Shelley Lasica performs in the gallery—whether there is an audience or not
If a painting jumped off the wall and came alive, it would look a lot like Shelley Lasica’s performance-exhibition, WHEN I AM NOT THERE. Creating new work that draws upon her extensive four-decade choreographic archive, Lasica immerses us in a meticulously crafted world; a glimpse of what it might look like to fall into a network of intertwining thoughts.
Conceived over three years, Lasica’s ambitious durational performance animates the gallery, melding dance, choreography, vibrant sculptural costumes, objects, text and soundscapes. It was first performed at Monash University Museum and Gallery late last year, and is currently presenting at the Art Gallery of New South Wales (AGNSW) where it’s being performed continuously for two weeks during open hours, whether there is an audience or not.
WHEN I AM NOT THERE is delivered by Lasica and seven other performers, each carefully selected by the artist during the 2020 lockdowns. The group shared experiences and communicated through texts, notebooks, strolling conversations, and postal exchanges. Lasica established common discussion areas and encouraged dialogue—but not answers.
These exchanges inform dance gestures, as do interpretations of simple actions such as reading a book, or drinking from a cup. Lasica appreciates how, “All the performers bring with them their techné, their experiences and interests, as they establish their relationship to the work and their agency within it.”
When I spoke to Lasica on a blustery day, she was getting ready to leave her home in Melbourne, setting off for Sydney where she will spend three weeks preparing and then presenting WHEN I AM NOT THERE. Our conversation meandered; she was curious and precise, chatting about where visual art, fashion, and architecture intersect, and how interdisciplinary conversations shape her work.
What became apparent is how cracks and collisions fascinate Lasica. She scrutinises converging disciplines and the places they intersect, calling these moments “slippages”. She invites conversations that centre play, unveiling something new and indeterminate.
Collaboration has been central for Lasica, and for the AGNSW piece she has revived previously commissioned artworks from former performances—some over three decades old. This includes Tony Clark’s bright graphic, 15-panel painting of trees titled Scenery, which was originally produced for Lasica’s BELIEVE, 1990-91. There is also Kathy Temin’s synthetic fur costume called untitled(costume), which comes from the 1996 performance CHARACTER, and Robyn McKenzie’s script written for ACTION SITUATION, 1999—although this has never been shared with an audience. In addition is a black-and-white video work by Callum Morton, produced for RESTRICTED SITUATION, 1999. These various works come together amidst an ambient soundscape by François Tétaz.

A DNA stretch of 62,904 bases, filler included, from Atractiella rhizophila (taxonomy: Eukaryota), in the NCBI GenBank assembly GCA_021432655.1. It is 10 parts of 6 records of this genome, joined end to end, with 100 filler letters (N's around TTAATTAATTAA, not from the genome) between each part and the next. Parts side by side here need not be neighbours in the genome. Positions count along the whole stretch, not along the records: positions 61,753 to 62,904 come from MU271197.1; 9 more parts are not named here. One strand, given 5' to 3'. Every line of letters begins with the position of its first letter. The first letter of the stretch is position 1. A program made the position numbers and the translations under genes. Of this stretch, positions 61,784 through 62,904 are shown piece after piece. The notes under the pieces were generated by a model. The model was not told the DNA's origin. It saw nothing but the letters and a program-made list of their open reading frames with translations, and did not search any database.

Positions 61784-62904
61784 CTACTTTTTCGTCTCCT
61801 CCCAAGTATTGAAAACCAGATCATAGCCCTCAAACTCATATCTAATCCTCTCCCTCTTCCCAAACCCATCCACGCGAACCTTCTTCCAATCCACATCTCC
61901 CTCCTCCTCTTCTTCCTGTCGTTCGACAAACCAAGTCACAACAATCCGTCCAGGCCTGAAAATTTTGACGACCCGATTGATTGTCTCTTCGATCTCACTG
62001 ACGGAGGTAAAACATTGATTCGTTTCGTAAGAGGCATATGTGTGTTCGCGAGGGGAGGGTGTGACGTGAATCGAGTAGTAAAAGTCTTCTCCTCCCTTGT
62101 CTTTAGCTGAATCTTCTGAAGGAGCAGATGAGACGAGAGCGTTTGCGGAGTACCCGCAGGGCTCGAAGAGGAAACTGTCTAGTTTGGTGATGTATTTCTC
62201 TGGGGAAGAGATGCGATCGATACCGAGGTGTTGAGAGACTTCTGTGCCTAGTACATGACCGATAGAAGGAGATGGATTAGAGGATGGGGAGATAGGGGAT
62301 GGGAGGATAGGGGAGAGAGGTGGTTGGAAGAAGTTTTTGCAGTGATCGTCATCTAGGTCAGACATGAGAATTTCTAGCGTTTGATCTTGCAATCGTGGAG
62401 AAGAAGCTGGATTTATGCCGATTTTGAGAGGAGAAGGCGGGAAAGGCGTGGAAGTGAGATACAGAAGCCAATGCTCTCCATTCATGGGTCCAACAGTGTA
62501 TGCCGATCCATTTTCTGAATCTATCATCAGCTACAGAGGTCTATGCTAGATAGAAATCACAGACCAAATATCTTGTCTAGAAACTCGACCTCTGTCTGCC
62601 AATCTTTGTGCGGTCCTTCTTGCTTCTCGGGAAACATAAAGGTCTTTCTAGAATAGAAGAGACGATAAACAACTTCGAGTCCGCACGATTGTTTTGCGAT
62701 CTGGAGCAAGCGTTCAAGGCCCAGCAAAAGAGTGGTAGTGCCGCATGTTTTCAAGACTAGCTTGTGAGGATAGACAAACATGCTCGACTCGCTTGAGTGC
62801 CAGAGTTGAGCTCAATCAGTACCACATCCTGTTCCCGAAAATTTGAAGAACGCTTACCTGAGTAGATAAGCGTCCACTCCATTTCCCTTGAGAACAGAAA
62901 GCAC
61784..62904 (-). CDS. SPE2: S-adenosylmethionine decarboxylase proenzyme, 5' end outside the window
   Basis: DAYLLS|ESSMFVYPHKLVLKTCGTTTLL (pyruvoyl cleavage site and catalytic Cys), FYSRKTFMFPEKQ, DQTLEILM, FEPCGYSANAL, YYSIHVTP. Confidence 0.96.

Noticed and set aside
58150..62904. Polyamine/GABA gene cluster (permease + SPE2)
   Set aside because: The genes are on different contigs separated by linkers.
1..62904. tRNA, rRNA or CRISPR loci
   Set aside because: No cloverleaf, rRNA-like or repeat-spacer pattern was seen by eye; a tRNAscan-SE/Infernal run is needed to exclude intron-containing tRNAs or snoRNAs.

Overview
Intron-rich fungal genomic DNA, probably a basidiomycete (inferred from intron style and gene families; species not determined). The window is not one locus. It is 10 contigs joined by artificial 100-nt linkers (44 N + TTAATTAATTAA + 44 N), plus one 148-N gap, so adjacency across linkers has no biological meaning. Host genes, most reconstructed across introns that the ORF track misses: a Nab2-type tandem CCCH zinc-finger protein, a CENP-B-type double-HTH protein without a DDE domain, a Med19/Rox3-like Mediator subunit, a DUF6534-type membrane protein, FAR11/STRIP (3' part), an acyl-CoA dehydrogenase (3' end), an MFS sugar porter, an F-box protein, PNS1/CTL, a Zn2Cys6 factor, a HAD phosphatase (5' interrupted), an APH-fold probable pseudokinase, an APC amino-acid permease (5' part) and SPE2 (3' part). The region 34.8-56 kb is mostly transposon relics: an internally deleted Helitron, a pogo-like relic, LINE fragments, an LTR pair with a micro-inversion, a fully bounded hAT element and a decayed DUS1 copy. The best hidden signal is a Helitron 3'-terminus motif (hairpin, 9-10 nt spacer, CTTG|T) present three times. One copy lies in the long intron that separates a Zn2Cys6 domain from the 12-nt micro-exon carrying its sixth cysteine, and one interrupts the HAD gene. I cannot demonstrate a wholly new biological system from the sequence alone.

Alongside connection, fashion and colour have always been important for Lasica. Even in the 1990s when there was a pull toward aesthetic simplicity in performance, she continued to play with clothing and costume. For Lasica, “Choreography has the possibility to invite people to apprehend in a particular way that’s not only to do with a sensory or empathetic response, but is clearly a way of thinking as well. By setting up situations and making relationships to sound, music, between people, objects, spatial considerations, architectural situations, narratives, that may or may not be relevant. It allows audiences a lot of agency to be active participants.”
Lasica majored in art history at the University of Melbourne in the 1980s, though dance was deeply embedded in her upbringing. Her mother, Margaret Lasica, was a dancer, educator and choreographer, teaching her daughter modern dance and taking her to rehearsals and performances. As a teenager, Lasica saw Merce Cunningham’s dance company perform at the Adelaide Festival in 1976, it opened her mind to contextual and spatial possibilities.
These perspectives laid the groundwork for Lasica to experiment within her own practice as she emerged in the experimental artistic milieu of 1980s Melbourne. During the 1990s she began performing in artist-run spaces, commercial galleries and museums, shifting the audience from the traditional dance or theatre stage. This approach was relatively new at the time, although it’s now an emerging trend in the art world. In a gallery, an audience has agency to engage with a work from multiple perspectives, free in theory to move with the work, often tending to cling to walls.
WHEN I AM NOT THERE looks to the past, present and future at the same time, reflecting on what dance is, might do, and how it fits into a museum context. Lasica’s choreographic approach begs for more conversations, for the arts to come together in an indeterminate dance of discovery.